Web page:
As a long-overdue cost-cutting measure, a production line in Japan is being halted by Toyota Motor Corp. as it looks to cut excess global capacity by up to 700,000 units. Nikkei business daily reports that a company source said that although sales in a few countries have been improving, the outlook for global car demand is still uncertain.
Toyota plans to reduce its global capacity by 10 percent, or 1 million vehicles, as early as the current financial year to March 2010. The unnamed source added that Toyota had made no decisions on such deep cuts. The source said that total cuts could reach 700,000 cars, or 7% of Toyota's global capacity.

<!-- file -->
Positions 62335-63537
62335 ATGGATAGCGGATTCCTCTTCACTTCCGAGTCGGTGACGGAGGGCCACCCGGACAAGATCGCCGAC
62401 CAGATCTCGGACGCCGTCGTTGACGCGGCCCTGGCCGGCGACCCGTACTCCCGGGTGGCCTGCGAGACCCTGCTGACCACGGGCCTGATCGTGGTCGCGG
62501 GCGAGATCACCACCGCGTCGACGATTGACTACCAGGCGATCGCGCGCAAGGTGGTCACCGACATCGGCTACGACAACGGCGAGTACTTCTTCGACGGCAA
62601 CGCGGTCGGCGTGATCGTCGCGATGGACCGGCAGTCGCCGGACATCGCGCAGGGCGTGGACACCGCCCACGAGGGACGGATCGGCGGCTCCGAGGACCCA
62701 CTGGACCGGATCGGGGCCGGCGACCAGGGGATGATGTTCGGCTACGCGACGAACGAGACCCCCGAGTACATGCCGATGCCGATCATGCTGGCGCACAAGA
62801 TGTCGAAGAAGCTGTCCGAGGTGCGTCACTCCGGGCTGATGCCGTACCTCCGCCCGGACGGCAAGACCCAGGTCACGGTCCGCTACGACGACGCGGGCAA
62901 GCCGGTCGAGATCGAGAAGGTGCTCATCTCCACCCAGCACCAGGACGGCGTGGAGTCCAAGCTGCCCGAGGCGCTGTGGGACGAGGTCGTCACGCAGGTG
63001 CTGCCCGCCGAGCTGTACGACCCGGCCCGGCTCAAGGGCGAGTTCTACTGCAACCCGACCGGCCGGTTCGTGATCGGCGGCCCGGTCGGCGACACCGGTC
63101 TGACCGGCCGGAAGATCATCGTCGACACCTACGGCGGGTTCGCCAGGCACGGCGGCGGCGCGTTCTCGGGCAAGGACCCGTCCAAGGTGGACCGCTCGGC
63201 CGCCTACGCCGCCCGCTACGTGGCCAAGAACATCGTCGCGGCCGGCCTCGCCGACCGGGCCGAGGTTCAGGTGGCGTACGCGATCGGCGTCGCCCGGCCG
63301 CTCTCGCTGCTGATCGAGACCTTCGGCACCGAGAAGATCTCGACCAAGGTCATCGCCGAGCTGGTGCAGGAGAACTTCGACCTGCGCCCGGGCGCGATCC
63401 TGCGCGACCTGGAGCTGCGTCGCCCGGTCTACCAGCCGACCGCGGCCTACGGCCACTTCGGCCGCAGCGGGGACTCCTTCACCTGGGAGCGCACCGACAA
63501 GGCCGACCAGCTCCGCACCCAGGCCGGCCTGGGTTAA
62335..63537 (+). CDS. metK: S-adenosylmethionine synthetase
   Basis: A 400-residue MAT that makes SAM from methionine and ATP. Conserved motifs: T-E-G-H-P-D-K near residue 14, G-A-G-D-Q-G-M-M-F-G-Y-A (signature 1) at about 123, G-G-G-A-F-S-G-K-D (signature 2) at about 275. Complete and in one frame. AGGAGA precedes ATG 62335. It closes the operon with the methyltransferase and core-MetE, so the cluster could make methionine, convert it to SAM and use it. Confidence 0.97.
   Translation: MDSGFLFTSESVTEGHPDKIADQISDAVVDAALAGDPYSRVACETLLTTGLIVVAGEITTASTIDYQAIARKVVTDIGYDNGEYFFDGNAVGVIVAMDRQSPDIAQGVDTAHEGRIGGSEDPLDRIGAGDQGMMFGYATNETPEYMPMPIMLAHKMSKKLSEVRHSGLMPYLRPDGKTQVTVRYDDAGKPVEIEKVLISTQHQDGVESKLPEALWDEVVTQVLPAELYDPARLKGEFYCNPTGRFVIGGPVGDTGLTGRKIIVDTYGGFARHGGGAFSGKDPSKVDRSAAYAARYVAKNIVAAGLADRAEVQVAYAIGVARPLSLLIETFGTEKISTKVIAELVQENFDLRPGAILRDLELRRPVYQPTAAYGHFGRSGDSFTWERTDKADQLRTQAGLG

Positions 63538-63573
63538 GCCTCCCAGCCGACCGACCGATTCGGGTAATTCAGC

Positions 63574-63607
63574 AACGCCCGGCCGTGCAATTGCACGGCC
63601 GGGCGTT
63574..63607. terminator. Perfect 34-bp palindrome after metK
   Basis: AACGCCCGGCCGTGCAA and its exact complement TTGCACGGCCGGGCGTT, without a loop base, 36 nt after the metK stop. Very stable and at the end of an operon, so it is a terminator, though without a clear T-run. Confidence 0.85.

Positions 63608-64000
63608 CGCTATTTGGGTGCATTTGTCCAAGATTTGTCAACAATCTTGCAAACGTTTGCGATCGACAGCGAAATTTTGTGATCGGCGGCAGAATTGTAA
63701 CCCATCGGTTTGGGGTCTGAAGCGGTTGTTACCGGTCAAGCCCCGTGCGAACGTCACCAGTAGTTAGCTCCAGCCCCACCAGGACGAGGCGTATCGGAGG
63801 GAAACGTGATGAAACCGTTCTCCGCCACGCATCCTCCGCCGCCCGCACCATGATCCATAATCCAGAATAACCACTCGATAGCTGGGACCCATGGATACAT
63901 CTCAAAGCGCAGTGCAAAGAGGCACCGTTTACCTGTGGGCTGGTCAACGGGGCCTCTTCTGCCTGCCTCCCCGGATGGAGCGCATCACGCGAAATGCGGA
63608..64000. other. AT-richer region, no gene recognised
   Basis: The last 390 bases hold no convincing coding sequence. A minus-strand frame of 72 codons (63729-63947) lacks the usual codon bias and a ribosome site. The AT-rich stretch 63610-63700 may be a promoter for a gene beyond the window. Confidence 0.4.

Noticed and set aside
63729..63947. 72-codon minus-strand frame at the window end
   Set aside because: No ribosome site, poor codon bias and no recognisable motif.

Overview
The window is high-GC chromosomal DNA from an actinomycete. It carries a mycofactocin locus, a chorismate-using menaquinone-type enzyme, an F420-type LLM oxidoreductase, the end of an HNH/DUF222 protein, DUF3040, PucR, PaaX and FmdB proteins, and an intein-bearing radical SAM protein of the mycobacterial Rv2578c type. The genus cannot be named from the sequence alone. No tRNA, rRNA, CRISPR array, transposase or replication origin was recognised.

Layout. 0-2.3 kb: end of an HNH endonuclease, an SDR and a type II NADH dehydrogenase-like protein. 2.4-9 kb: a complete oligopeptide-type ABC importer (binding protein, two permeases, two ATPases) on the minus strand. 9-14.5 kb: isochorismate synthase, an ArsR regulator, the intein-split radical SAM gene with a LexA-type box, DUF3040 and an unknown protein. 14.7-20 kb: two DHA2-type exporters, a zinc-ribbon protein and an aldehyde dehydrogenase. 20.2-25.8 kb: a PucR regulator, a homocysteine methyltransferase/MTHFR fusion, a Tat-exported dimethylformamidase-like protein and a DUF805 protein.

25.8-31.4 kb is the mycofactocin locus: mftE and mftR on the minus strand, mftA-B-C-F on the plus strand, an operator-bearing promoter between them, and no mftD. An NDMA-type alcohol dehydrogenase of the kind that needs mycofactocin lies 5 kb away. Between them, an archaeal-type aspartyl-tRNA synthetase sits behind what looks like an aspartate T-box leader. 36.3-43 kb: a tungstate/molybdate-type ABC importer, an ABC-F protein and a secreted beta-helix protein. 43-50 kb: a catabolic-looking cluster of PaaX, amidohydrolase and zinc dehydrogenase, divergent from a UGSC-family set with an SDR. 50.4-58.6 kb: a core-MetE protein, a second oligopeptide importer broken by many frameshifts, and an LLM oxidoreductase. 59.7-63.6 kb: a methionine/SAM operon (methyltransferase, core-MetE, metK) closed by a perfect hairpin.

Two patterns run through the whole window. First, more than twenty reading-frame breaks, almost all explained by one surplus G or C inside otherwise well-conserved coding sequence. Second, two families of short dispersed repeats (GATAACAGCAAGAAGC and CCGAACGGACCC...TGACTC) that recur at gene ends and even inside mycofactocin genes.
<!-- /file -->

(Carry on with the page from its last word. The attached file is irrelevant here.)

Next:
Possibilities also include a joint venture with General Motors Co. in the U.S. that could be shut down and a production line in Britain that may be halted.
In the wake of the global financial crisis, Toyota has begun restoring some production cuts, as inventories shrink and government stimulus efforts improve sales, but it made no announcement on whether it plans longer-term cuts in factory capacity.
Yoshifumi Tabei, an auto analyst at Kazaka Securities, said that while the production cut is positive for its earnings, there is room for further capacity cuts in the United States and elsewhere.
Toyota was helped by government measures to promote such vehicles and in fact, its Prius hybrid ranked as Japan's top-selling car in July for the second straight month. However, while Toyota has seen a recovery in sales of fuel-efficient cars, it has lagged behind its rivals in cost cutting.